A Deep Dive on the Vikings’ Original Uniforms
Our latest in-depth look at the uniforms that inspired this season’s NFL throwbacks.
Another week, another deep dive! I’ve previously taken in-depth looks at several NFL uniforms that are being revived this season as throwbacks, including the Bucs’ creamsicles, the Eagles’ Kelly greens, the Seahawks’ blue/silver set, and the Oilers’ uniforms. With the Vikings announcing this week that they’re also adding a retro set, it’s time to take a look at their original uniforms.
But what do we mean by the Vikings’ “original” uniforms? Like many NFL teams, they cycled through a lot of tweaks and adjustments over the years. The following timeline, based on graphics from the mighty Gridiron Uniform Database, gives a sense of how the Vikings basically had incremental changes from 1961 through 2005, and then went with a more radical redesign in 2006:
So for the purposes of this article, we will look at the period from 1961 through 2005, all of which could reasonably be described as the team’s “classic” period. As usual, I’ve come up with a bunch of fun facts and esoteric details —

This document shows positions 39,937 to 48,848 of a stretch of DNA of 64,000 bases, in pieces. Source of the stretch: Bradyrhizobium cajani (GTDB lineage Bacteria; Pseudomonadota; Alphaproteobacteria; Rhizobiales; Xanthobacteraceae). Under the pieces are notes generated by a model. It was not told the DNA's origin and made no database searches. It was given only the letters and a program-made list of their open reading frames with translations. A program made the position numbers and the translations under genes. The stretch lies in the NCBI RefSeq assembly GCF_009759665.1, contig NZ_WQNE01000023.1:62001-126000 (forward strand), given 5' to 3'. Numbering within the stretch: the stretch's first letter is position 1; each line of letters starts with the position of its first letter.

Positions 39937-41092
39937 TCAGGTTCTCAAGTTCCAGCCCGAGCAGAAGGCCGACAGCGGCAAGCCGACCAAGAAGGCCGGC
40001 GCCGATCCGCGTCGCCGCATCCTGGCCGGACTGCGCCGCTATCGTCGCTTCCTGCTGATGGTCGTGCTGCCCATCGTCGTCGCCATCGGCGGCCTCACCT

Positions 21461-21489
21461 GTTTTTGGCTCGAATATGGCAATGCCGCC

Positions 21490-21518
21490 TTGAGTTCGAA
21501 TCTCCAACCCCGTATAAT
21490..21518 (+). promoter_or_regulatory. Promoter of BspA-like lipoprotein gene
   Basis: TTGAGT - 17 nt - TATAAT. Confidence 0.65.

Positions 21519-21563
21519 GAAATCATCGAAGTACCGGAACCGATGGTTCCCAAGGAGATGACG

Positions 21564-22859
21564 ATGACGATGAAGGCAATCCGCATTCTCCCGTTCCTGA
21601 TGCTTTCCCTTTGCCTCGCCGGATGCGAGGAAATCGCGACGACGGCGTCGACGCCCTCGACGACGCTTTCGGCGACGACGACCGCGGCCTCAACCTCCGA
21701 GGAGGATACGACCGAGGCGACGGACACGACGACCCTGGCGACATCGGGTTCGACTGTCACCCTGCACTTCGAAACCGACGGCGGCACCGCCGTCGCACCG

11 12 of them, in this case — all supplemented by great visuals from the team’s history.
Okay, ready to dive into the purple end of the pool? Here we go!
1. What Might Have Been
The Vikings’ inaugural uniforms were designed by sports cartoonist Karl Hubenthal, whose original concept, shown above, included several elements that didn’t make it onto the field:
Hubenthal also gave the team a stylized “V” striping pattern for the purple jersey’s sleeves, but the Vikes instead opted for Northwestern stripes on both of their jerseys:
If that Northwestern-striped white jersey looks a bit odd, scroll back up to look at Hubenthal’s original concept. As you can see, he envisioned the white jersey with UCLA-style shoulder loops — which the Vikings eventually did adopt, but not until 1969.